Wednesday, 11 April 2012

Gran Turismo 5 review

Polyphony Digital’s Gran Turismo 5 is the latest in the very long running series of Playstation driving-sims. After a protracted development with repeatedly delayed release, the game finally came out in November, 2010. Why am I writing about it in April 2012? I don’t know, whatever, shut up. I’ve been playing it a bunch recently, and maybe you want to hear my thoughts on it? Well you’re in luck! Here they are. 

Make no mistake, that lengthy development wasn’t the sign of struggling design, financial troubles or creative incompetence, á la Duke Nukem Forever; the game took eons to make because it is fucking outrageously enormous. GT5 packs over a thousand faithfully recreated cars, 70 tracks both real and original and chillingly accurate physics. This is the psychotic autism school of game development, but the obsessive attention to detail cuts both ways- it’s abundantly clear to play the game that while it soars close to perfection in some areas, others have been left by the wayside somewhat. Car handling, for example, is basically as good as it is possible to be (and I can’t stress enough just how good the physics and handling feel), but AI drivers are soulless automatons, often seeming oblivious to the player’s car. 

 Race physics are top notch.

The career gameplay is fairly open ended. Basically simple, too- buy cars, race cars, use winnings to buy more cars. Most events have some kind of theme, often emulating a real-world race discipline such as NASCAR or Super GT, but many simply confined to a specific nationality or period of car.  There’s an experience level system that places restrictions on the cars you can buy and the events you can enter- family hatchbacks are level 0, while dedicated race cars can be level 20 or even higher. I guess the idea is to give the gameplay some structure and a sense of progression, but it can feel artificial and forced at times- for me, filling a virtual garage with ever more exotic driving machines is progression enough. There’s also B-spec racing, which trades the hands on approach of A-spec for an indirect driver management experience. It’s a little clumsy, and I’m far too fucking ADD to enjoy handing the wheel to some AI chump, but it’s a pretty neat feature. Licence tests, a series staple, return, though they aren’t quite as vital to advancement as in previous editions, but these coupled with a variety of academy-style special events do provide decent instruction to new drivers.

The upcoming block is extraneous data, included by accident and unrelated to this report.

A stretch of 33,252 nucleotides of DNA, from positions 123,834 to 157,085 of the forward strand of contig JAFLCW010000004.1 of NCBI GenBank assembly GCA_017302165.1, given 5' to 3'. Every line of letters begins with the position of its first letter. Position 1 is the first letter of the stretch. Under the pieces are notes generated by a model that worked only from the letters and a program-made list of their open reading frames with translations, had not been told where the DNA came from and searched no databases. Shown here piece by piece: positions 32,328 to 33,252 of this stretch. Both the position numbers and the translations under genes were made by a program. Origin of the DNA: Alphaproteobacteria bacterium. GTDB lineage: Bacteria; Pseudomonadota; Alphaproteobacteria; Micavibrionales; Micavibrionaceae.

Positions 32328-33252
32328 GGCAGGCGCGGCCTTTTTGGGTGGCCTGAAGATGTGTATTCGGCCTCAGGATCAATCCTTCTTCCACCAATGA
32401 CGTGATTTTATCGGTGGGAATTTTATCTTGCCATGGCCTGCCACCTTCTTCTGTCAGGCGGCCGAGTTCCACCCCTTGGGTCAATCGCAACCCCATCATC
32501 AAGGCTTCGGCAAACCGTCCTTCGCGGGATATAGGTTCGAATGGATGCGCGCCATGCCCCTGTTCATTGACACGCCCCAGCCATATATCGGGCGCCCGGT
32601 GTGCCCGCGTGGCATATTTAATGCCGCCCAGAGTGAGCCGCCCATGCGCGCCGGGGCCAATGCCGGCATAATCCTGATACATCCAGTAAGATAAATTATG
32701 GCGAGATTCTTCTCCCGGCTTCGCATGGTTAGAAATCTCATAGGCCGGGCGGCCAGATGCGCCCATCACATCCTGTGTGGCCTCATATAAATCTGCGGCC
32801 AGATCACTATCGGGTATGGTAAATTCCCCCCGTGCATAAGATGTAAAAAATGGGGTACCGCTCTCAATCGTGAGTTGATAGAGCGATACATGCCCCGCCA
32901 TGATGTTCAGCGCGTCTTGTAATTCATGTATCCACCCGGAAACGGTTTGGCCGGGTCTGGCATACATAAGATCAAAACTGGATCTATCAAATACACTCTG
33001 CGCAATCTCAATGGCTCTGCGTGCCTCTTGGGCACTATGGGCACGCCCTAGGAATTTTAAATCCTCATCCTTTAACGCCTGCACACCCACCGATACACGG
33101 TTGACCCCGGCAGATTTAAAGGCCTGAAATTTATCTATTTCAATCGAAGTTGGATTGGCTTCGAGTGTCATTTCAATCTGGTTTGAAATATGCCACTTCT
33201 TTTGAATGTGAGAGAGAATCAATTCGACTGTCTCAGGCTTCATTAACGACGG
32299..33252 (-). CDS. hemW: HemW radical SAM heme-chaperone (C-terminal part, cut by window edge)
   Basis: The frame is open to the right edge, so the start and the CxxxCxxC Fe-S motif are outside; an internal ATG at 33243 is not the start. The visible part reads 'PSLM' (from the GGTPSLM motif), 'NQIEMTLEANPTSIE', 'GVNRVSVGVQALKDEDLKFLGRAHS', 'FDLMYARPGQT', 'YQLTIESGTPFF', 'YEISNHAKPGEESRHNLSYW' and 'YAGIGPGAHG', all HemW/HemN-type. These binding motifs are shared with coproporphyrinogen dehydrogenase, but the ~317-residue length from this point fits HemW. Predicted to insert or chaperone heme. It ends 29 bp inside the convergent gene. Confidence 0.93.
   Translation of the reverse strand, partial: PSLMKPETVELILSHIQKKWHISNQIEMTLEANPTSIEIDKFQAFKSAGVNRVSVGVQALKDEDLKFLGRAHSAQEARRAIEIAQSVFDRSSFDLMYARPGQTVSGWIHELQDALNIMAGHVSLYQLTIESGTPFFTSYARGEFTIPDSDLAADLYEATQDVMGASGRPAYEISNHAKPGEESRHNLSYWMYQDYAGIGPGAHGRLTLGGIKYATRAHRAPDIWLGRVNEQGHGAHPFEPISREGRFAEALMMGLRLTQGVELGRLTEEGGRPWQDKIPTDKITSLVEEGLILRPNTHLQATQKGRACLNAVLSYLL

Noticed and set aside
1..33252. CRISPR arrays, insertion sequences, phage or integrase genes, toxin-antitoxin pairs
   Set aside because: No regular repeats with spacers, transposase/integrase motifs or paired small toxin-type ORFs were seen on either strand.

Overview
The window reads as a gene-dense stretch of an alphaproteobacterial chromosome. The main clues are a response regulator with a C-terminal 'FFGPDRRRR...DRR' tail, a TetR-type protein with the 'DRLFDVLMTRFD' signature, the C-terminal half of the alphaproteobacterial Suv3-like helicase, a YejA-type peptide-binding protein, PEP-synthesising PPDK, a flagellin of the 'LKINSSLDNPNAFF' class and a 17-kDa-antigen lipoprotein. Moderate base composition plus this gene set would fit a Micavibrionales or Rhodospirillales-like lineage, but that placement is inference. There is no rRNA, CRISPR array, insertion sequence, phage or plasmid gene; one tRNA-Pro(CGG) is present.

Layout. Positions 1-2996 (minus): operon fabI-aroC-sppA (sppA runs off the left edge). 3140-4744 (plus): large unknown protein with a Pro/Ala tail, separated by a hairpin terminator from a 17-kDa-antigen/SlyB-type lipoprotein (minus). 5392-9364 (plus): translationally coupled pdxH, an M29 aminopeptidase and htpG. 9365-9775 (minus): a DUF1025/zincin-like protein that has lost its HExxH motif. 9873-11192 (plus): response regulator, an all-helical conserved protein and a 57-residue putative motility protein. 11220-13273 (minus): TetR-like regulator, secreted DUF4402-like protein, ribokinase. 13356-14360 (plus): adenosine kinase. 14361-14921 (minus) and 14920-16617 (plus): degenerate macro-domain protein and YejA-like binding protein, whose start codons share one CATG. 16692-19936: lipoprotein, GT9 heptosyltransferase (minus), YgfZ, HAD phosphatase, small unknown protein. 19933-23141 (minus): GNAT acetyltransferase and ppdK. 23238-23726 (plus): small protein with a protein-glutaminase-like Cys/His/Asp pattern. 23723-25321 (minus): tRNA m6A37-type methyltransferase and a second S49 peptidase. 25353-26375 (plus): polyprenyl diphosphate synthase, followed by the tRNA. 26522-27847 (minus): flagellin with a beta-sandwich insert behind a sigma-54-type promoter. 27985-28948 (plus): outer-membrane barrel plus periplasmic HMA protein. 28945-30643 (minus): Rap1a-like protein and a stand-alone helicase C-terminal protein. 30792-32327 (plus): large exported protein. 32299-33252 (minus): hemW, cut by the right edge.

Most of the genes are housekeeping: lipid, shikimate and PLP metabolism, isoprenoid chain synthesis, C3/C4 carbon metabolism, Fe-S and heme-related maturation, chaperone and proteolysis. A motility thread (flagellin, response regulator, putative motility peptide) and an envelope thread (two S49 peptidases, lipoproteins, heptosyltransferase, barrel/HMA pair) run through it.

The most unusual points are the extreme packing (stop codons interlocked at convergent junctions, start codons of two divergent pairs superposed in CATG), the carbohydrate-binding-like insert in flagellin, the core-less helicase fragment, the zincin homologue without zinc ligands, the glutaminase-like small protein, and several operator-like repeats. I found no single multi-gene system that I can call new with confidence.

There's a Photography mode which lets you dress up and parade your car like a daughter you don't really love.

Where GT5 shines, and where all that development time and funding has gone, is in the technical stuff. Gran Turismo always was a good simulator, and GT5 has the best physics yet. Every car sounds and drives just right. Visuals are a little bipolar, however- only about 200 of the cars on roster are so-called “premium” models, with full detail and interior views. These look fucking amazing. “Standard” cars, which make up the rest of the roster, though notably mostly older and unremarkable cars, take a hit to graphical fidelity (most of them seem to be lifted from earlier games), but are nonetheless accurately modelled in their behaviours. Damage, both visual and mechanical, appears for the first time in the series, and works adequately, though most events don’t have it enabled- cars get scuffed and crumpled from collisions, bits fall off after several hits, and the behaviour of the car reacts to the ruination your shitty driving has brought to steering, drivetrain and aerodynamics. 

 This shot looks exciting, but I'm actually driving the van.

If I’m totally honest, there is a slight out-of-touch-ness here, but in an endearing way; few to zero concessions have been made for accessibility, refreshing in today’s market of brain-dead Call of Duty clones. GT5 is a simulator, in the purest sense, and as such it’s a game for car people rather than for game people. Car geeks will find no end of entertainment in the automotive cornucopia that’s on offer here, between collecting and tuning hundreds of cars and driving them in the games very varied selection of tracks and races. I think even non-petrolheads will be somewhat taken by the meticulous attention to detail on display, and I defy anyone not to crack a grin when they open the throttle on a Plymouth Cuda down the back straight, but like I said, this is really for the car guys. That being said, some added usability would definitely be welcome- the game does feel a little obtuse and awkward in places. Since, by now, prices should have dropped dramatically, I would recommend it to anyone with even a passing interest in cars- there is so much raw content here that, with a little patience, it becomes the ultimate motoring toybox.

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